On the Various, Multipurposed Manuscripts of Canterbury Tales
Mary Wellesley on the Researchers Who Spent 16 Years Discovering the Full Poem
The Canterbury Tales was written towards the end of Chaucer’s career and is perhaps his defining achievement. The poem is, however, apparently unfinished. The manuscripts of the Tales often differ in the number of tales they contain, and the ordering of the tales also differs. Although the poem survives in 92 manuscripts, of varying levels of completeness (some no more than fragments, others complete codices), no manuscript is in Chaucer’s own hand. A Google search for “Chaucer” and “manuscript” is likely to bring up the Ellesmere Manuscript held in the Huntington Library in San Marino, California; switch to Google Images, and you get a plethora of folio images in beautiful script.
The Ellesmere is handsomely produced—the writing is neat and upright, with elegant flourishes, and the leaves are decorated with fine border illumination. It has 22 images of pilgrims in its borders, including an iconic one of Chaucer himself. It would be wonderful to imagine this was a portrait of Chaucer taken from life, and that the author had overseen the production of the manuscript, but this is not the case. Nor does this expensive, star item give a true impression of the manuscripts of the Tales—manuscripts which are as diverse, messy, surprising, and delightful as the text of the Tales itself.
The scholars John Manly and Edith Rickert embarked on a project in 1924 to examine all the manuscripts of the Tales and produce an authoritative edition of the text. Hitherto every published edition had used particular manuscripts rather than examining them all. What they probably hoped to find was a definitive manuscript—perhaps not Chaucer’s own version, but something closely resembling one. They thought the project would last “several years.” In the end, it lasted for 16.
Their task was truly daunting. It required them to identify and photograph all the manuscripts, research their provenance, transcribe the texts, and compare each textual variant word for word. The variants were compared on 60,000 collation cards. Although dealing with large bodies of complex information was something they had experience with, from their time working as code breakers for the American War Department during World War I, the eventual eight-volume work exacted a heavy toll on them both.
Rickert died a few months before the first volume was published, and Manly died six months afterwards. (Predictably, Rickert’s work was undervalued then and still is today. In the introduction to the edition, Manly praised her for having a “woman’s capacity for enormous drudgery.” To this day, Manly has an entry in American National Biography, a compendium of biographies for over 19,000 notable figures from American history, but Rickert does not.)
Manly and Rickert’s task was made all the more complicated by the fact that after Chaucer died, he was put to many uses. The scribes who copied his work prodded and poked him, they squished him into moulds and fashioned him in their own image. A small, unglamorous manuscript held in the British Library exemplifies how this process was enacted. BL Harley MS 2382 is a small paper manuscript that was copied by a single unnamed scribe. Paper was, of course, a much cheaper writing material than parchment. The scribe wrote in a cramped, cursive script (meaning the writing is speedily “joined up”), and the manuscript is a plain thing. Its only decoration is the occasional use of red ink (for the underlining of rubrics, running titles, and highlights for the first letters of poetic stanzas).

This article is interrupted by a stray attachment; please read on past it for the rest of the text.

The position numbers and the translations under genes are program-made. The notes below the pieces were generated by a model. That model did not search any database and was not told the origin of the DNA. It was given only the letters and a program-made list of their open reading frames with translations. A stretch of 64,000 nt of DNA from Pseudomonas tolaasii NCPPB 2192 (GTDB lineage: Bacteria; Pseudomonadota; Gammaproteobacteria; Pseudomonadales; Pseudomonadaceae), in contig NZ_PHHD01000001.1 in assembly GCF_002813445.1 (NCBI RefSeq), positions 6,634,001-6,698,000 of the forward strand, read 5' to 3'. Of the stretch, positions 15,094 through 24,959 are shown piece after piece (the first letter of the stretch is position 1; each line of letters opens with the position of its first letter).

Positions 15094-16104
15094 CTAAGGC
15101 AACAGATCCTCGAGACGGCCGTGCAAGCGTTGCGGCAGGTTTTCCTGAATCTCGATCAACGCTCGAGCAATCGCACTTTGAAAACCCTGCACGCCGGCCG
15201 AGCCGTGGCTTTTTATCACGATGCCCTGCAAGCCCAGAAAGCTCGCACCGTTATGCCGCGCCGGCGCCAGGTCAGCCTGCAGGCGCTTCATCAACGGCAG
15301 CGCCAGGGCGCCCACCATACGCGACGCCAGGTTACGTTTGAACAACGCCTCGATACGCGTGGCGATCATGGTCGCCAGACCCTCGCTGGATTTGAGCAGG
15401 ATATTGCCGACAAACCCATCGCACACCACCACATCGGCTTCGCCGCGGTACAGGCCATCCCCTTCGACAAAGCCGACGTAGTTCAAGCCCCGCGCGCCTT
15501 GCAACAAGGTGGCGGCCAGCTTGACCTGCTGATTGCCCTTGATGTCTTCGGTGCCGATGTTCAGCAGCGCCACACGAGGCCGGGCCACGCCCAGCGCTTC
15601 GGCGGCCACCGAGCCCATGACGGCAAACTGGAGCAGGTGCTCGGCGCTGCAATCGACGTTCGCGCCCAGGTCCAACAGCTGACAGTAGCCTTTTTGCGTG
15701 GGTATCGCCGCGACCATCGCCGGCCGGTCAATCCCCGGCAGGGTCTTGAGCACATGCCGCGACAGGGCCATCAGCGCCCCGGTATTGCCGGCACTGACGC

The manuscript contains several texts, which are split up over the codex and crammed into the available space. One text breaks off midway and is followed by a new text before the scribe returned to copying the earlier one. The overall impression is one of economy and slightly haphazard planning. Manly and Rickert suggested that this was “a book which a country parson might have written for himself.” Another scholar called it “a labor of love, evolving as the scribe worked on it.” Throughout the manuscript, the texts are glossed with heavily abbreviated Latin annotations. The annotations are written in a cramped and scrawled cursive script that is difficult to decipher, which probably means the scribe was producing this gloss either for himself or for a group of readers who were similarly Latinate.
Unlike the Ellesmere Manuscript, a showy parchment manuscript that may have been made for an elite patron, BL Harley MS 2382 appears to have been made by a scribe, probably working in a provincial location, who was making it for himself or for circulation amongst a group of friends or acquaintances. And it is different from the Ellesmere not only in its cost and appearance but also in the version of the text it contains. It is emphatically not a complete copy of the Tales, but instead a devotional compilation of religious and moralizing material. It contains a number of saints’ lives, devotional texts, and miracle stories as well as two other texts, labelled “Fabula monialis de sancta maria” (Fable of the nun of Saint Mary) and “Vita Sancte Cecilie virginis” (The life of Saint Cecilia the Virgin).
These two texts are in fact two of the tales from The Canterbury Tales—the ones we know of as the “Prioress’s Tale” and the “Second Nun’s Tale.” What is striking is that nowhere is Chaucer named as the author of these tales, and they have been stripped from their original context in the Tales as a whole.
Excerpted from The Gilded Page: The Secret Lives of Medieval Manuscripts by Mary Wellesley. Copyright © 2021. Available from Basic Books, an imprint of Hachette Book Group, Inc.